out for different reasons, but many cherish your advice, enjoy your presence and like your personality. If you are single, you easily could meet "the one" through this circle of admirers. If you are attached, the two of you learn to be more open, as difficult as it can be. Let a partner take the lead more often. CAPRICORNS like your thinking. They respect new ideas.


Puzzles & Stuff 14

WEEKEND EDITION, MAY 29-30, 2010

We have you covered

Sudoku

DAILY LOTTERY 5 14 17 19 24 Meganumber: 25 Jackpot: 12$M

Fill in the blank cells using numbers 1 to 9. Each number can appear only once in each row, column, and 3x3 block. Use logic and process of elimination to solve the puzzle. The difficulty level ranges from ★ (easiest) to ★★★★★ (hardest).

1 7 14 17 20 Meganumber: 27 Jackpot: 20$M 11 23 34 36 39 MIDDAY: 3 8 1 EVENING: 3 3 3 1st: 06 Whirl Win 2nd: 11 Money Bags 3rd: 07 Eureka

MYSTERY PHOTO

Alejandro Cesar Cantarero II news@smdp.com The first person who can correctly identify where this image was captured wins a prize from the Santa Monica Daily Press. Send answers to editor@smdp.com.

RACE TIME: 1.40.04 Although every effort is made to ensure the accuracy of the winning number information, mistakes can occur. In the event of any discrepancies, California State laws and California Lottery regulations will prevail. Complete game information and prize claiming instructions are available at California Lottery retailers. Visit the California State Lottery web site at http://www.calottery.com

NEWS OF THE WEIRD BY

King Features Syndicate

GETTING STARTED

SOLUTIONS TO YESTERDAY’S PUZZLE

There are many strategies to solving Sudoku. One way to begin is to examine each 3x3 grid and figure out which numbers are missing. Then, based on the other numbers in the row and column of each blank cell, find which of the missing numbers will work. Eliminating numbers will eventually lead you to the answer.

TM

• Fill the grid with the set of given numbers (1 to 12) to satisfy the Equa demands (7 to 24) in the shaded boxes. The Equa demands represent the sum of the digits that you will insert into the empty squares. • Each horizontal row has one Equa demand to satisfy; each vertical column also has one demand to satisfy. Each empty square in the grid dictates the math operation (addition +, subtraction -, multiplication X, and division ÷) that must be performed to meet the demands. • You must follow the given math operations for each square and you must make sure all the numbers satisfy the demands in the shaded boxes when connected in adjacent threes and calculated together from left to right, and top to bottom. • The numbers you insert into the grid must satisfy the Equa demands both horizontally and vertically. For more games, go to www.arithmo.com

CHUCK

SHEPARD

■ The Wonder Drug: (1) Donald Wolfe, 55, was charged with public drunkenness in March in Brookville, Pa., after neighbors spotted him giving, as he described it, mouth-to-mouth resuscitation to a roadkill possum along Route 36. (2) A 62-year-old man suffered second-degree burns after launching himself on a makeshift, rocket-powered sled in Independence Township, Mich., in January. Witnesses said he put on a helmet, then strapped a contraption consisting of a motorcycle muffler, a pipe, gunpowder, match heads and gasoline on his back, and had someone light the wick to send him blasting through the snow. ■ Overconfident "Artists": (1) Clair Arthur Smith, 42, of Cape Coral, Fla., was charged with forgery in May after he allegedly tried to doctor the amount of a check he had received from Bank of America. Converting the "$10.00" check to $100, or even $100,000, would seem plausible, but Smith tried to deposit the check into his account after he had marked it up to "$269,951.00." (2) A 17-year-old was arrested in College Station, Texas, in January and charged with trying to pass a homemade $5 bill at a restaurant. Police said the bill's front and back had been computer-scanned and then pasted together but that the front of the bill was longer than the back.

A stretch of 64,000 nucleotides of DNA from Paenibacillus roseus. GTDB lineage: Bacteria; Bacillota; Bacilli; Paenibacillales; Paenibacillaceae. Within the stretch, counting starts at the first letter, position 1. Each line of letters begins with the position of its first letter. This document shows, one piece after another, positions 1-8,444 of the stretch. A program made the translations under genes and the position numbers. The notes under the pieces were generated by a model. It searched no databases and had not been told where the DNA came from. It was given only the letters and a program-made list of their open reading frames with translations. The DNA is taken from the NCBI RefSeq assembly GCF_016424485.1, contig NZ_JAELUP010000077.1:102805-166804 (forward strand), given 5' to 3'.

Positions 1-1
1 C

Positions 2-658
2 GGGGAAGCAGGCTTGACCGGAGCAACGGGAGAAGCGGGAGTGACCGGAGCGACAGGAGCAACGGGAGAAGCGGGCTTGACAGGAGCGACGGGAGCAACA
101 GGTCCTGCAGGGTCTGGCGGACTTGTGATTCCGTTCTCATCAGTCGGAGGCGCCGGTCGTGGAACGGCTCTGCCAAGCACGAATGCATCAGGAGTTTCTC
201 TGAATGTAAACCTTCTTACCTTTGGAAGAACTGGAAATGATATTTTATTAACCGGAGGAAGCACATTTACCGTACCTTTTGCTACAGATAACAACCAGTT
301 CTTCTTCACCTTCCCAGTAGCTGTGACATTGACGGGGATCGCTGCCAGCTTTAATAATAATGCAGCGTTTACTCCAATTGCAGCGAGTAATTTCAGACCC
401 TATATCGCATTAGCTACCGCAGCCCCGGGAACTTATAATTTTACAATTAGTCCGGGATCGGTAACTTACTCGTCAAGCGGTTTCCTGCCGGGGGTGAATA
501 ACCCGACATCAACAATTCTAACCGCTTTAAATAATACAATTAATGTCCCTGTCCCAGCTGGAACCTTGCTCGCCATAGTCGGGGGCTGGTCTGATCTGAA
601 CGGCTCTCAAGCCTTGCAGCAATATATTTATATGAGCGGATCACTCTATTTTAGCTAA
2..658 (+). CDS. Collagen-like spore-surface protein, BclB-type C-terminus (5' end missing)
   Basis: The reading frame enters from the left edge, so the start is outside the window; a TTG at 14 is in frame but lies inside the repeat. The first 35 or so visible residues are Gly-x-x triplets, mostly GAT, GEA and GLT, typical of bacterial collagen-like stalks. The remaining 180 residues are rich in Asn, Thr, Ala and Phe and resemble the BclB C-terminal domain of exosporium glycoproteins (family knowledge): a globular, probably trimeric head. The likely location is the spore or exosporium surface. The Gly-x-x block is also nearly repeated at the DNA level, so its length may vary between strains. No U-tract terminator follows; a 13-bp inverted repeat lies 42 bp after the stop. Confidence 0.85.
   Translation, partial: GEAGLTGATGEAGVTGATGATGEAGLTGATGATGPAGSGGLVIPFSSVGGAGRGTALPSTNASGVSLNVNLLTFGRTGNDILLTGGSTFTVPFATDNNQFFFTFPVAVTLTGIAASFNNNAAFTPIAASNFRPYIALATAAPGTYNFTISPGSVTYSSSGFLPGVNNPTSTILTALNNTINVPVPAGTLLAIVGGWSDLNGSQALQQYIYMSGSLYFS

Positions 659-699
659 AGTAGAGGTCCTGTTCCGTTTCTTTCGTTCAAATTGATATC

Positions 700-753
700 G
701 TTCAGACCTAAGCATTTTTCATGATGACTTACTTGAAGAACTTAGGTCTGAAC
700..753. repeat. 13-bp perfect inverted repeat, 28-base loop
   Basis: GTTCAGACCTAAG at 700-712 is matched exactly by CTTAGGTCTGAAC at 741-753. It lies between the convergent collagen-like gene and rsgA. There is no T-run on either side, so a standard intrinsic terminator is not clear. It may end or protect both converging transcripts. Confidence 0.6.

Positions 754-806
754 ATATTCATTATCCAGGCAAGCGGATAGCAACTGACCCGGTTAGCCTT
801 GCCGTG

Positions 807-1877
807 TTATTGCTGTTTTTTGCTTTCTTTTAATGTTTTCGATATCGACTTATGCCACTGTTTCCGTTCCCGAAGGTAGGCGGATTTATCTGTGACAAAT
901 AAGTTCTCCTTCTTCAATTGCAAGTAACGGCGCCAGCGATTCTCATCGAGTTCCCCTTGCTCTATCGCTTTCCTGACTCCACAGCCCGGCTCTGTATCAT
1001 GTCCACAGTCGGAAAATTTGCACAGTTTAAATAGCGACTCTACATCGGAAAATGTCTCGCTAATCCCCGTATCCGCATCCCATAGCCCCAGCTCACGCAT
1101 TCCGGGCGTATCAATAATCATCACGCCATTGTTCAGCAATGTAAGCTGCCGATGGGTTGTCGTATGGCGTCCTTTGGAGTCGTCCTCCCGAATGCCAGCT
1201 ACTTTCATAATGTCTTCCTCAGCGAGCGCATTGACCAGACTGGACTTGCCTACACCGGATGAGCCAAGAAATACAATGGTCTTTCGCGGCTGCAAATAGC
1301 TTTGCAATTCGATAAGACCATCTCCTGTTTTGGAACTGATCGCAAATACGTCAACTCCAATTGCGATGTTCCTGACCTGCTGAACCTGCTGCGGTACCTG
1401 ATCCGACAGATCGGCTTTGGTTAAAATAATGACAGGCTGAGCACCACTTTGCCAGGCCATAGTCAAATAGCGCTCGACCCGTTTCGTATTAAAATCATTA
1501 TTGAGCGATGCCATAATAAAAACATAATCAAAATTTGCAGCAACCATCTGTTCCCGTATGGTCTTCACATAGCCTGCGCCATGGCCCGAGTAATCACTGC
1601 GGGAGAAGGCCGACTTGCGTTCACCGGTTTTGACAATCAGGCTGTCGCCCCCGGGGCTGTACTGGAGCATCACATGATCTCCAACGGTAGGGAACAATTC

TODAY IN HISTORY Heysel Stadium disaster: At the European Cup final in Brussels, Belgium, 39 football fans die and hundreds are injured when a dilapidated retaining wall collapses after Liverpool F.C. fans breach a fence separating them from Juventus F.C. fans. Amputee Steve Fonyo completes crossCanada marathon at Victoria, British Columbia, after 14 months. U.S. President Ronald Reagan begins his first visit to the Soviet Union when he arrives in Moscow for a superpower summit with Soviet leader Mikhail Gorbachev. The Russian parliament elects Boris Yeltsin president of the Russian SFSR. U.S. Supreme Court rules that disabled golfer Casey Martin can use a cart to ride in tournaments.

1985

1985

1988

1990 2001 WORD UP!

ethereal \ih-THEER-ee-uhl\ , adjective; 1. Light, airy, or tenuous. 2. Extremely delicate or refined.


WEEKEND EDITION, MAY 29-30, 2010

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BRENTWOOD 11757 Kiowa, #4 2+1.75, st, dw, pkg, ln $1700

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1657 Federal Ave, #1 BACH, st, fr, ln $750

WESTWOOD 1 BDRM $1050. Wall to wall carpeting, mini-blinds, stove, fridge, laundry facility, garage, w/storage cabinet. No pets. Shown by Appt 310-451-2725

1657 Federal Ave, #5 2+2, lwr,st,fr,ln,hdwd, cpt,pkg-1 $1475 2814 Westwood 4+2, st, fr, d/w, cpt, w/d, 2 car garage, fenced bkyd $3000

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Lost & Found LOST CAMERA Olympus digital camera with case. LOST Monday evening at the R&D Kitchen on Montana & 14th. Please call Inger (310)292-7877, (310)396-1383

DBAS FICTITIOUS BUSINESS NAMES STATEMENT FILE NO. 20100486130 FIRST FILING. The following person(s) is (are) doing business as GW-TRUST, 6600 W. SUNSET BLVD., SUITE 100, LOS ANGELES, CA 90028, LA COUNTY . The full name of registrant(s) is/are : GWT LLC, 6600 W. SUNSET BLVD. 160, LOS ANGELES, CA, 90028, CALIFORNIA This Business is being conducted by, a limited liability. Signed: The registrant commenced to transact business under the fictitious business name or names listed on (Date)4/9/2010. /s/: PAUL GOMEZ/GWT LLC; PRESIDENT & CEO This statement was filed with the County Clerk of LOS ANGELES County on 4/9/2010. NOTICE: THIS FICTITIOUS BUSINESS NAME STATEMENT EXPIRES FIVE YEARS FROM THE DATE IT WAS FILED IN THE OFFICE OF THE COUNTY CLERK. A NEW FICTITIOUS BUSINESS NAME STATEMENT MUST BE FILED PRIOR TO THAT DATE. The filing of this statement does not of itself authorize the use in this state of a fictitious business name statement in violation of the rights of another under federal, state, or common law (see Section 14411et seq.,Business and Professions Code). SANTA MONICA DAILY PRESS to publish 5/8/2010, 5/15/2010, 5/22/2010, 5/29/2010

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WEEKEND EDITION, MAY 29-30, 2010